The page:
Nine million adults in England lack essential literacy or numeracy skills and will continue to lose out without increased and targeted investment, a new briefing warns.
Essential skills, including literacy and numeracy, are increasingly crucial for life, work and economic growth. However, the number of adults improving these skills in England has reduced by more than 60% over the past decade as Government investment in skills is set to be £1 billion less in 2025 compared to 2010. As a result, on current trends, it would take over 20 years for every adult to get the help they need.
New analysis from Learning and Work Institute (L&W) reveals stark disparities in the number of adults lacking essential skills across England, with pockets of high need in every region. The proportion of adults lacking functional literacy or numeracy varies from 15% in Didsbury West, Manchester, to 39% in Heslington, York.
L&W has conducted an England-wide modelling exercise of adults aged 16 to 64 – thought to be the first of its kind. In doing so, it has identified disparities in essential skills levels within local areas which far exceed those between local and combined authorities across the country.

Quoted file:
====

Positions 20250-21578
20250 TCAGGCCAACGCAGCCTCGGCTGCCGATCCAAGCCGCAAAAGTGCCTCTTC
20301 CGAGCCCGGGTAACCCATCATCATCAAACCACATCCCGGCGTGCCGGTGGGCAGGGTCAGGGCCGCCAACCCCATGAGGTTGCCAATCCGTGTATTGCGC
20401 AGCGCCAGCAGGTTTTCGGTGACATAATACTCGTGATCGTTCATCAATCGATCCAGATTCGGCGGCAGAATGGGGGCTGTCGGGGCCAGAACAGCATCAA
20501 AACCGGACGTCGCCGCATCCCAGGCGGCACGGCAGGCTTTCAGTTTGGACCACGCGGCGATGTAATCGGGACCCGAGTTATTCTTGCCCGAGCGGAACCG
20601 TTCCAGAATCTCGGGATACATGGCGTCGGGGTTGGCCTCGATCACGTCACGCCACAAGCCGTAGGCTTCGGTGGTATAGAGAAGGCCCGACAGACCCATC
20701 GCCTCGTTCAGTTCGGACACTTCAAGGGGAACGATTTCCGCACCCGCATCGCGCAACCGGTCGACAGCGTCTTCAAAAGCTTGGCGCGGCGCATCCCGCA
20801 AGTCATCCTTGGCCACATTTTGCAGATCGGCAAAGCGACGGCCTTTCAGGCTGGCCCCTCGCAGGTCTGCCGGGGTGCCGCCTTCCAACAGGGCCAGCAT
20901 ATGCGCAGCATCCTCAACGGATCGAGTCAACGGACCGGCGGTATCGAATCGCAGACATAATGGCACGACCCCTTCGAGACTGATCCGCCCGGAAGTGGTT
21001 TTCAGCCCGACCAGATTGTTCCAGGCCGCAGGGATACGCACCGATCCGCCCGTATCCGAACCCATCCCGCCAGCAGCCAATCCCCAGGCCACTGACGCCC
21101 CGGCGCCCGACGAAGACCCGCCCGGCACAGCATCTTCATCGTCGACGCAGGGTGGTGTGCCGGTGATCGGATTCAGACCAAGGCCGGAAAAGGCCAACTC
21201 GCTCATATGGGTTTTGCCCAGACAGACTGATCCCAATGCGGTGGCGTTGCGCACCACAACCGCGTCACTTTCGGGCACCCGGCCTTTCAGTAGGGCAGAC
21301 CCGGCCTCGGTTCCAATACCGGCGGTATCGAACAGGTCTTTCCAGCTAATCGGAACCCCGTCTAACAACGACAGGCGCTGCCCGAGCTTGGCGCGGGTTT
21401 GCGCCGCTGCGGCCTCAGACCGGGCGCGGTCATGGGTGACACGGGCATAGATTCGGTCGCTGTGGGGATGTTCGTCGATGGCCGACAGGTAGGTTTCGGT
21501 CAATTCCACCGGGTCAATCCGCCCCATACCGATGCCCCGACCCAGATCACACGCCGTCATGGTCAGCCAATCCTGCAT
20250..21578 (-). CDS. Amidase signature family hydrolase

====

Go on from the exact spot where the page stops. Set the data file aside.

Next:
An area of lower overall need can therefore mask pockets of high need. London has the third lowest percentage of people with essential skills needs among the combined authorities; it is also home to 10 of the 20 wards with the highest essential skills needs. The reverse is the case for Greater Manchester Combined Authority, which has the third highest percentage of essential skills needs amongst the combined authorities but includes 6 of the 20 wards in England with the lowest percentage of essential skills needs nationally.
Similarly, while just two percentage points separate essential skills needs between Tees Valley (25%) and the West of England (23%), the regions with the highest and lowest needs in England, a gap of 16 percentage points separates York (23%) from its Heslington ward (39%).
According to L&W, the data show the need for an increased focus on and investment in essential skills as part of a national lifelong learning strategy, coupled with a laser-like local focus on targeting provision where it’s most needed. L&W argues the Government should aim for 90% of adults to have the essential skills they need for life and work by 2035, up from 75% today, with increased investment and local targeting of support.